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David Alvey – Guest Contributor
Aug 27 2019
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If you travel to St. Pete, Florida make sure to explore The Dalí Museum, home to the largest collection of the Surrealist artist’s works outside of Europe.

Spanish artist Salvador Domingo Felipe Jacinto Dalí i Domènech, (1904 – 1989) was one of the greatest artists of the 20th Century, and arguably the most influential in the Surrealist movement. Salvador Dalí masterfully layered his artwork with deep symbolism and personal mythology. In keeping with the artist’s ethos, The Dalí Museum in St. Petersburg, Florida pushes the boundaries and expands the viewer’s perspective. 

Located on the waterfront in downtown St. Petersburg, the Dalí Museum is home to the largest collection of Dalí's works outside Europe. But it also features works by other artists, which either influenced Dalí or were influenced by him. In all, the museum houses more than 2,000 works of art in 20,000 square feet of gallery space. 

The surrealism-inspired Dalí Museum building opened in 2011, and was named one of the “Top 10 Buildings You Have to See Before You Die” by AOL Travel. Inside and out, the building is a work of art. A simple rectangle with 18-inch thick hurricane-proof walls, out of which erupts a large geodesic glass bubble known as “The Enigma.” Made of 1,062 triangular pieces of glass, The Enigma stands 75 feet at its tallest point. It is a 21st Century homage to the dome that adorns Dalí’s museum in his hometown of Figueres, Spain. 

Outside the front entrance to the museum, the Grotto features a natural rock cornerstone that supports the edge of the building. Plants that receive nutrients from the thick, humid air and the tropical rain grow on the north face of the huge stone. At waist level, there is a spigot. Place your hand under it, and out pours water from the Fountain of Youth. Nearby a plaque states: “Under this ground are pooled the legendary waters of St. Petersburg’s Fountain of Youth. Ponce de Leon searched for these waters in the 16th century as the Old World looked to the New World for replenishment. Inspired by this legend, St. Petersburg’s great benefactor, Edwin H. Tomlinson, tapped into this sulfurous spring in 1900.”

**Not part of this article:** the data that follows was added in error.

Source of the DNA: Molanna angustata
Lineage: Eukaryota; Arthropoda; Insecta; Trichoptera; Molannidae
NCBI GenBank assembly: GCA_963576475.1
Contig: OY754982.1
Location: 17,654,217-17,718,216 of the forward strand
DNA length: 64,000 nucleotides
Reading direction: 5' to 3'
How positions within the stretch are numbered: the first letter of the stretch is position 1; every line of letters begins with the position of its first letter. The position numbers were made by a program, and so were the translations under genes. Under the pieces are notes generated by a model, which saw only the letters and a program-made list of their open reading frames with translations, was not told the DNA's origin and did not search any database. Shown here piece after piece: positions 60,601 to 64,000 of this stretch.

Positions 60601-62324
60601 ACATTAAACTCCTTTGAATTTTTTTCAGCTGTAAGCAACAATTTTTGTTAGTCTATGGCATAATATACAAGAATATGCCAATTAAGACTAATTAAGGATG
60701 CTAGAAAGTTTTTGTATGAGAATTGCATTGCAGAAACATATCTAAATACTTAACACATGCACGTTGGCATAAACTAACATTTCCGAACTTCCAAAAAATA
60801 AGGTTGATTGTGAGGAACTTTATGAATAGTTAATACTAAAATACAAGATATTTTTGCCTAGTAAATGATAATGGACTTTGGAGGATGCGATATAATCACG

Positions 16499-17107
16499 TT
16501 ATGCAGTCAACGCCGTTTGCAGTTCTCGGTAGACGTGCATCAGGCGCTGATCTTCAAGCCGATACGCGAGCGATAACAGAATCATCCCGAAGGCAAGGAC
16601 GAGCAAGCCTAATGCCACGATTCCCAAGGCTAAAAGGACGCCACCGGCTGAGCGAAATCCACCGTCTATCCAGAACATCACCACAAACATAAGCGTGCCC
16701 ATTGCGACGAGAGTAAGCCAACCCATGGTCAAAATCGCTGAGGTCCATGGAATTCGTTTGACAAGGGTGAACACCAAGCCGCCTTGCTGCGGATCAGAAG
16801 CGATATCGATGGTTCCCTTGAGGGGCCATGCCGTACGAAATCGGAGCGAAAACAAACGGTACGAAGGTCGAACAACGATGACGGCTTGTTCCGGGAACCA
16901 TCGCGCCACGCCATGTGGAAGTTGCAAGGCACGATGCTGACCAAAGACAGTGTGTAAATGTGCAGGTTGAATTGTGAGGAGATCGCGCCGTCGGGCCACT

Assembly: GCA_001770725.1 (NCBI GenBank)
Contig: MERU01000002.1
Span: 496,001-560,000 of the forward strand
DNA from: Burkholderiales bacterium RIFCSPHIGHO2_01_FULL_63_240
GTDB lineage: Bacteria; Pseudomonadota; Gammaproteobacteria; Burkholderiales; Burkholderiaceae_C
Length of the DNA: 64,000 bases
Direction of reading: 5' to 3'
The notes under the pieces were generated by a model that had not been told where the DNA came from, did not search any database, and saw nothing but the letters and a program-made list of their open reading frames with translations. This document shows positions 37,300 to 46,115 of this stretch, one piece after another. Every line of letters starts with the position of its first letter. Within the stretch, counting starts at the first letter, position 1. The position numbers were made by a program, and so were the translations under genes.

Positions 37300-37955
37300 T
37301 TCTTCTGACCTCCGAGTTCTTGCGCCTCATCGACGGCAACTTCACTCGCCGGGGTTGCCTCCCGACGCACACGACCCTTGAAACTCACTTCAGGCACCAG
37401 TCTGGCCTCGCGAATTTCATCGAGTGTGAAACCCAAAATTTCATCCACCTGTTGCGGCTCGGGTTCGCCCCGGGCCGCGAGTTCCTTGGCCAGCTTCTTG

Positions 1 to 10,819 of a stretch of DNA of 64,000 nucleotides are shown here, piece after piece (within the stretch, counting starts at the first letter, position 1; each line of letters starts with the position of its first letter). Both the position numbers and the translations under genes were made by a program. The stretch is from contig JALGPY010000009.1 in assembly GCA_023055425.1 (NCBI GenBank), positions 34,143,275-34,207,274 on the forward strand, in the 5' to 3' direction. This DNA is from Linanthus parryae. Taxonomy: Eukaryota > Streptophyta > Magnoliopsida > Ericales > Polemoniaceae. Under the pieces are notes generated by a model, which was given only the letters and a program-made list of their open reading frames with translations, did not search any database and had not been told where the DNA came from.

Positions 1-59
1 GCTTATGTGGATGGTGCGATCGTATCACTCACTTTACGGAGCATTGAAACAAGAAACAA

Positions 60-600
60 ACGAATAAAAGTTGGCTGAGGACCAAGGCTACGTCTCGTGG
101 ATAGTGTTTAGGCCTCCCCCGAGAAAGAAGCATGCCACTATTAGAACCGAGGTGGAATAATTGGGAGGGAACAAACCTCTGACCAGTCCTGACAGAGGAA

Immediately upon entering The Dalí Museum, visitors encounter a contemporary homage to Dalí’s “Rainy Taxi.” The Tampa Bay Automobile Museum collaborated with local artists in 2010 to create the "Rainy Rolls," featuring a 1933 Rolls Royce Sedanca DeVille, decorated with seaweed and snails. Inside, a mannequin behind the wheel is wearing a brass diving helmet. In the passenger compartment, water continually drips on a mermaid mannequin.

In 1938, Dalí shocked visitors to the 1938 International Surrealist Exhibition in Paris with his three-dimensional artwork "Rainy Taxi," subtitled “Mannequin Rotting in a Taxi-Cab.” Created by Dalí with help from fellow artists Marcel Duchamp and Wolfgang Paalen, the piece consisted of an automobile with two mannequins insideThe chauffer had a shark’s head. Due to concealed plumbing inside, it rained on a female mannequin inside the passenger compartment. Live snails crawled around inside the car.  

It’s fitting that this modern homage greets visitors in the mueum’s gift shop, surrounded by tokens of Dalí’s works reprinted on everything from melting clocks to key fobs.